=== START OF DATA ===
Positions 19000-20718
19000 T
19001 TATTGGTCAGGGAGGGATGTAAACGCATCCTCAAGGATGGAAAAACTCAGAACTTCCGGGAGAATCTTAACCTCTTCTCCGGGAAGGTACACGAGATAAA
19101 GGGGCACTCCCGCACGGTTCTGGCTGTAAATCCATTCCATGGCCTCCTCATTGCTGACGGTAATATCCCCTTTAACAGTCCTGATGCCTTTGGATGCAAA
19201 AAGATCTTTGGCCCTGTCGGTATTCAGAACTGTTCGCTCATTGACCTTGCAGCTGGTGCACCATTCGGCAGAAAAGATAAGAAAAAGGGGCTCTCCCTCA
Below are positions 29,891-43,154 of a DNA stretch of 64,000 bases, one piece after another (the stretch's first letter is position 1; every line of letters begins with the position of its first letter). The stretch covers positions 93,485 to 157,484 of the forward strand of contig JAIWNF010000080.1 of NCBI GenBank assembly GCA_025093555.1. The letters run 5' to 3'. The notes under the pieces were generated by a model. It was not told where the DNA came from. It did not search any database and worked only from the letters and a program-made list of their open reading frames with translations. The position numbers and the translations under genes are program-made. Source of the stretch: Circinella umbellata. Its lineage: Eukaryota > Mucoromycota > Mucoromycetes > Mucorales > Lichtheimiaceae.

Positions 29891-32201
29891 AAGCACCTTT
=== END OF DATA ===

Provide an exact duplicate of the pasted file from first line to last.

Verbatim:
Positions 19000-20718
19000 T
19001 TATTGGTCAGGGAGGGATGTAAACGCATCCTCAAGGATGGAAAAACTCAGAACTTCCGGGAGAATCTTAACCTCTTCTCCGGGAAGGTACACGAGATAAA
19101 GGGGCACTCCCGCACGGTTCTGGCTGTAAATCCATTCCATGGCCTCCTCATTGCTGACGGTAATATCCCCTTTAACAGTCCTGATGCCTTTGGATGCAAA
19201 AAGATCTTTGGCCCTGTCGGTATTCAGAACTGTTCGCTCATTGACCTTGCAGCTGGTGCACCATTCGGCAGAAAAGATAAGAAAAAGGGGCTCTCCCTCA
Below are positions 29,891-43,154 of a DNA stretch of 64,000 bases, one piece after another (the stretch's first letter is position 1; every line of letters begins with the position of its first letter). The stretch covers positions 93,485 to 157,484 of the forward strand of contig JAIWNF010000080.1 of NCBI GenBank assembly GCA_025093555.1. The letters run 5' to 3'. The notes under the pieces were generated by a model. It was not told where the DNA came from. It did not search any database and worked only from the letters and a program-made list of their open reading frames with translations. The position numbers and the translations under genes are program-made. Source of the stretch: Circinella umbellata. Its lineage: Eukaryota > Mucoromycota > Mucoromycetes > Mucorales > Lichtheimiaceae.

Positions 29891-32201
29891 AAGCACCTTT